June 12, 2014 8:20 AM
Over the past six months, there has been a noticeable political push in DC for the expansion of Social Security benefits. Here is what Charles Blahous, a public trustee, wrote in response on E21 last December:
"The left’s latest proposals embody a conscious effort to recast the Social Security debate by adopting a policy position well outside of longstanding mainstream opinion."
At first glance the idea of raising benefits seems implausible given the system cannot pay the promises that it made last year. At second glance, it seems that my former fraternity brothers hae taken over Congress, and Social Security is little more than a Friday night kegger, where the Budwiser that we can't afford is no longer sufficient.
The party-on crowd apparently has been elected to Congress, and produced legislation in the form of the Retirement and Income Security Enhancements (RAISE) Act. The problem at my fraternity is not terribly different from the problems faced by Social Security. The entire fraternity did not like the fact that our predecessors had left us a huge bill to pay. The divide in the house was how to pay for it or whether to party on leaving a larger hole for the next round of brothers. It isn't difficult to guess who won that discussion.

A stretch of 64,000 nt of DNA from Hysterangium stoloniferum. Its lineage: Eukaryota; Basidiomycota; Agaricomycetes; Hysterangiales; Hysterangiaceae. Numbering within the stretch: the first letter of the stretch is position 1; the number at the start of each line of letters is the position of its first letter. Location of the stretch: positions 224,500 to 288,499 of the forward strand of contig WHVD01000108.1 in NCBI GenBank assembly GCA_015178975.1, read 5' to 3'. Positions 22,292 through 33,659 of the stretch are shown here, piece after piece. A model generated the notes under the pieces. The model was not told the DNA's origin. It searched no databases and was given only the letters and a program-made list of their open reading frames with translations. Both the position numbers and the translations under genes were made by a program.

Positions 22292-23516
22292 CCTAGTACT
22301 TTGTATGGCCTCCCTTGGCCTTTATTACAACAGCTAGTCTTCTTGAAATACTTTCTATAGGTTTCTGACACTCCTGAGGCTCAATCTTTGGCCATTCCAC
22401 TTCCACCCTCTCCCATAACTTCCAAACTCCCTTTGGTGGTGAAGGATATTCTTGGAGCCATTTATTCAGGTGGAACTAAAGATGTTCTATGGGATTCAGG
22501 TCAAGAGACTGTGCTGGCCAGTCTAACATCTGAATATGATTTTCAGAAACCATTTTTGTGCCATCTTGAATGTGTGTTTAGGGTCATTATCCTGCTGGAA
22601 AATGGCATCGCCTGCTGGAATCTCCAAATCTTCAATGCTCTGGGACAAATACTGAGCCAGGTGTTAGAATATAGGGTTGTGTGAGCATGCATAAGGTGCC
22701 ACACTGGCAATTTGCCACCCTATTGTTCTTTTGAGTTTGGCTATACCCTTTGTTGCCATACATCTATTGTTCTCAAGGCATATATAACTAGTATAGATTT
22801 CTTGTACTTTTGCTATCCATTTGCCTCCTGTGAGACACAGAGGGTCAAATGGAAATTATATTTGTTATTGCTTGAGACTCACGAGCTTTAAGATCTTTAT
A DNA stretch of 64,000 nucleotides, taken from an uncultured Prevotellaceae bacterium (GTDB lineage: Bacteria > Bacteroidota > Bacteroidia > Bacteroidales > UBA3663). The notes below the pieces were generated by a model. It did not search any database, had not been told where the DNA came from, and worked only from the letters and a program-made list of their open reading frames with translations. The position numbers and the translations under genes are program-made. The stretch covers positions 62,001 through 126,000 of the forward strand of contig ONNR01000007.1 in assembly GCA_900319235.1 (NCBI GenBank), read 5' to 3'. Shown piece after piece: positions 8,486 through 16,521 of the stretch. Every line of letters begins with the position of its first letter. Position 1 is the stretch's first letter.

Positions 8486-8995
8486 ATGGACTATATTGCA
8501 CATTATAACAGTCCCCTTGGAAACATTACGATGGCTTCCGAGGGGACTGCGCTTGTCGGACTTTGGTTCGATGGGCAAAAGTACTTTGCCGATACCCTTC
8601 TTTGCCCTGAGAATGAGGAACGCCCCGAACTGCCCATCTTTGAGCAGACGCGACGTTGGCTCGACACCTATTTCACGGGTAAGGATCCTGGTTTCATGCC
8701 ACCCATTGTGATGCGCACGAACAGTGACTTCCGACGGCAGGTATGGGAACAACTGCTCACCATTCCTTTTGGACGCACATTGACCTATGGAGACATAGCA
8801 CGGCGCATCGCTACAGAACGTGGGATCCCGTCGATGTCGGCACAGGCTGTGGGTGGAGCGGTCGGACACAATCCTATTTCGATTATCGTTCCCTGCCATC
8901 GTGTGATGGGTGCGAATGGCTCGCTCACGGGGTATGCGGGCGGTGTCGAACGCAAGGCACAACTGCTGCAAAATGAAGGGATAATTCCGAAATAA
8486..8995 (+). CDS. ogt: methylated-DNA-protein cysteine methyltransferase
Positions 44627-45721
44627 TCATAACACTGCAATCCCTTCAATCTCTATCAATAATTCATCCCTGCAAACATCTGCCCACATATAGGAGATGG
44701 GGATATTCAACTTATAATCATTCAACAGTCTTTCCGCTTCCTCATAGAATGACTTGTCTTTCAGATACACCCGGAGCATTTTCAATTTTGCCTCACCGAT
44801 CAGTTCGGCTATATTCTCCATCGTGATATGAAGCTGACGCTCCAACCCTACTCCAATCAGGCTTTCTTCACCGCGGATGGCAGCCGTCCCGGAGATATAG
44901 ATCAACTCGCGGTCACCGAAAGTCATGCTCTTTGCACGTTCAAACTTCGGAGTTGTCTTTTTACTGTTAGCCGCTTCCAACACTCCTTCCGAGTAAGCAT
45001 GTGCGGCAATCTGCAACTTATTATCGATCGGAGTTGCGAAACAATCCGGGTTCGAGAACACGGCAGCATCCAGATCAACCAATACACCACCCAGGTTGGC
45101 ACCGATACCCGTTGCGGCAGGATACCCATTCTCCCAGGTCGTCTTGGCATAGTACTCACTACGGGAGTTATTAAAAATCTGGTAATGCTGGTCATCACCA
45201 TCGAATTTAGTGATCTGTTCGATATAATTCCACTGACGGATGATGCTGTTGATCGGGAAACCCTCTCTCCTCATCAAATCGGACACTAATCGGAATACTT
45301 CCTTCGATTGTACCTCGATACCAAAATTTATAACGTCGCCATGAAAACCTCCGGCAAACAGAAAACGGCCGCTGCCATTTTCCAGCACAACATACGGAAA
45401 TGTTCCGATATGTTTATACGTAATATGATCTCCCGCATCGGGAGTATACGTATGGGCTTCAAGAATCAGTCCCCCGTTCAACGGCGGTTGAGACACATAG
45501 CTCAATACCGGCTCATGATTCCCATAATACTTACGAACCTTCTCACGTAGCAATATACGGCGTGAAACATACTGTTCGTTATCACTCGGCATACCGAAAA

Like kegs on Friday night, everyone like more benefits from Social Security. The problem is that no one wants to pay for them personally. This proposal is the perfect mix of voter gratuity and minimizes the voter push-back by increasing the taxes on only those people making more than $400,000.
This proposal has nothing to do with Social Security. It is a tax and redistribute plan from people who earn money to voters who want it. It is a terrible idea.